Stanford community comes out against hate
Just before 8 a.m. Friday morning, Stanford students began a solemn processional toward the lawn in front of Hillel. Their peaceful gathering, called “Stanford United,” was to be a show of force against the extremist Westboro Baptist Church, a group that sustains itself by launching public attacks against the gay community, the Jewish community and other targets of their agenda of hate and intolerance.
After a visit to Gunn High School in Palo Alto earlier in the morning, five Westboro demonstrators made their way to Stanford and stood with hateful picket signs on the corner of Mayfield Avenue and Campus Drive. Stanford United was about 1,000 strong and included students representing dozens of organizations and individuals from every corner of the campus.
During one powerful moment, a student stood in front of the BOB residence and began playing “Amazing Grace” on the bagpipes. Parting to allow him to make his way across the street to the front of the crowd at Hillel, the crowd joined him in song. During the gathering, Talisman performed a few pieces, and the Stanford group joined in singing “We Shall Overcome,” “If I Had a Hammer” and “He’s Got the Whole World in His Hands.”
Talisman also performed a song that was inspired by a pledge written for the occasion, which the students recited in unison. (See box.)
After the Westboro picketers left, many students remained for a celebration of community led by the Stanford Band, the Dollies and the Tree.
The tires on the Westboro group’s rented minivan were slashed, after they failed to park in the secure area that campus police had designated for them. The Department of Public Safety is investigating that incident. (The picketers had been followed to campus by a group of counter-demonstrators from elsewhere.)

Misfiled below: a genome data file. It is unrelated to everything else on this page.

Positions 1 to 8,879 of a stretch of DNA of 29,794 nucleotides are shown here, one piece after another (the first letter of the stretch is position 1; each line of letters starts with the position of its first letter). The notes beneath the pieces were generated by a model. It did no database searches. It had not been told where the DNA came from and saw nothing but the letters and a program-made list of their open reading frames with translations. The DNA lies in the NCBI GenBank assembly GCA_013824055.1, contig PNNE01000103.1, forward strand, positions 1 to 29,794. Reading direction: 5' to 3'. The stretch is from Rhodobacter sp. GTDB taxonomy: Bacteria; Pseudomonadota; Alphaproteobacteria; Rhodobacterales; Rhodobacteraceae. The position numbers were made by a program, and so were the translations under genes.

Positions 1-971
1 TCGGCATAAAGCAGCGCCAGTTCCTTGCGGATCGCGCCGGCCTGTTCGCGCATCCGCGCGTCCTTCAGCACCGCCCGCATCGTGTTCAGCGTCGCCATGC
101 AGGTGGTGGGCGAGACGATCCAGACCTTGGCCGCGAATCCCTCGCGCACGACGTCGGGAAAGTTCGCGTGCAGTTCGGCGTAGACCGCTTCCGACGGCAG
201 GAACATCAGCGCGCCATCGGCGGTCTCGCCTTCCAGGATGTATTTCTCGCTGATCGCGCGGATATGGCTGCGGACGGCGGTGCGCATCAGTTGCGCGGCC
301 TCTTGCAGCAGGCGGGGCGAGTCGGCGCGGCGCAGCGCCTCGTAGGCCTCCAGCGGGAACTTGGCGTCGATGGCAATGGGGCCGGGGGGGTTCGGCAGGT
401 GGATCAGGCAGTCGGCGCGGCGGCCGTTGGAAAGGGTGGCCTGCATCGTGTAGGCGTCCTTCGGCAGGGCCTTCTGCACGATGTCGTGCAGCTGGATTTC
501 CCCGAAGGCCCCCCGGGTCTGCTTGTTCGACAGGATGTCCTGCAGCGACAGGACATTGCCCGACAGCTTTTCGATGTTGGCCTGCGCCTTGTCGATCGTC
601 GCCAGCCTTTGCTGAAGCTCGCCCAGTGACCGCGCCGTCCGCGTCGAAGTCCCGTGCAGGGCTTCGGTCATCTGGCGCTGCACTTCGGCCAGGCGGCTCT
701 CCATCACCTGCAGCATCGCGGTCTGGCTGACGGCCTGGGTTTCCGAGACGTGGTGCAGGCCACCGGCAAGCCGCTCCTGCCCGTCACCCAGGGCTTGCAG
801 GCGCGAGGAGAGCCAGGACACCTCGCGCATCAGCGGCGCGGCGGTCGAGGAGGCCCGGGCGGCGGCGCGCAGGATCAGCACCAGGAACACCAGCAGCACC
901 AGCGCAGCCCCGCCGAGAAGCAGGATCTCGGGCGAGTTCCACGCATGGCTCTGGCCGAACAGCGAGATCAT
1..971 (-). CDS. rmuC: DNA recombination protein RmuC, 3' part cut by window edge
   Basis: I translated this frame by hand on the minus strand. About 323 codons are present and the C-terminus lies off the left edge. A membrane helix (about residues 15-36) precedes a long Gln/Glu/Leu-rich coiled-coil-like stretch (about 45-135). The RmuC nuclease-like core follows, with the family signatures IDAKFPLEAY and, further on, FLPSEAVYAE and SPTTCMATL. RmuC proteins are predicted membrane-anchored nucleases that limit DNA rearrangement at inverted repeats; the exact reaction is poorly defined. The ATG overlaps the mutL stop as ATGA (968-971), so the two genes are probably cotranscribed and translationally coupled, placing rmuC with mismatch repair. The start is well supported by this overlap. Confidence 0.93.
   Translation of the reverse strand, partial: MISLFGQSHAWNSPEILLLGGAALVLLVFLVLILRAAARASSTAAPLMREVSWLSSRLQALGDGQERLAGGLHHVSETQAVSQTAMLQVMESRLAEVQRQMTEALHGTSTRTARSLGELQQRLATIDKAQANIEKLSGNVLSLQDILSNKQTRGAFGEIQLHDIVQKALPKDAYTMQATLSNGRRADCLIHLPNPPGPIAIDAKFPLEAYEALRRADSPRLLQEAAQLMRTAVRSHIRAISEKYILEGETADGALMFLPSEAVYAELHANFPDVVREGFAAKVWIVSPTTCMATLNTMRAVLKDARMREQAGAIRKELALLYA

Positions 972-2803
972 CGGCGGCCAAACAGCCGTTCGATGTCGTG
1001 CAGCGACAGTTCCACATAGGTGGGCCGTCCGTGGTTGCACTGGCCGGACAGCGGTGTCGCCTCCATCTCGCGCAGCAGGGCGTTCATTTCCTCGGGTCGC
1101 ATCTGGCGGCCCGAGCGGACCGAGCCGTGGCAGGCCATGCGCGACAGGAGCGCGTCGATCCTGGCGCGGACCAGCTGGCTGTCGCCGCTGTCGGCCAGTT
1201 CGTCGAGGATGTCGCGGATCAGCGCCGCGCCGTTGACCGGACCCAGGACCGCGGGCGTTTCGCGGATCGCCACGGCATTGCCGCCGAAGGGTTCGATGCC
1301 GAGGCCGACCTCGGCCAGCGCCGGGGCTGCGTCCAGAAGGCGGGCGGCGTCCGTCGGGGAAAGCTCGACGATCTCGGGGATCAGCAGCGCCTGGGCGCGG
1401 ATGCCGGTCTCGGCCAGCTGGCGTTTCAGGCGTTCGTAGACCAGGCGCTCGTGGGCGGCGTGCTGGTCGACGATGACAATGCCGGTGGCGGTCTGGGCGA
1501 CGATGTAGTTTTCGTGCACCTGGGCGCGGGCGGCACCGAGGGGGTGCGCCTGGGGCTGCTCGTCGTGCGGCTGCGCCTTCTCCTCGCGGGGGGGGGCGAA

After their 25 minutes at Stanford, the Westboro group planned to head to six more venues in San Francisco. This week, they plan to visit more high school and college campuses in Northern California.
ADINA DANZIG EPELMAN, executive director of Hillel at Stanford, said the diversity represented on the Hillel lawn was the vision of JOE GETTINGER, president of the Jewish Student Association.
Even though Westboro is “so fringe that they are inconsequential, they represent something that does exist,” and that’s why the organizers planned the gathering so that Stanford United participants had their backs to the Westboro group, Danzig Epelman said. “The hope for today was to create an experience that will inspire us all to work toward a more inclusive and accepting world. The idea of the pledge was to assert that we affirm common values across diverse communities. We recognize that we have to join with our neighbors and fight the hate that comes to our door and theirs, and we all need to commit ourselves to work toward reducing the pain and injustice that exist in our world as a result of hate.”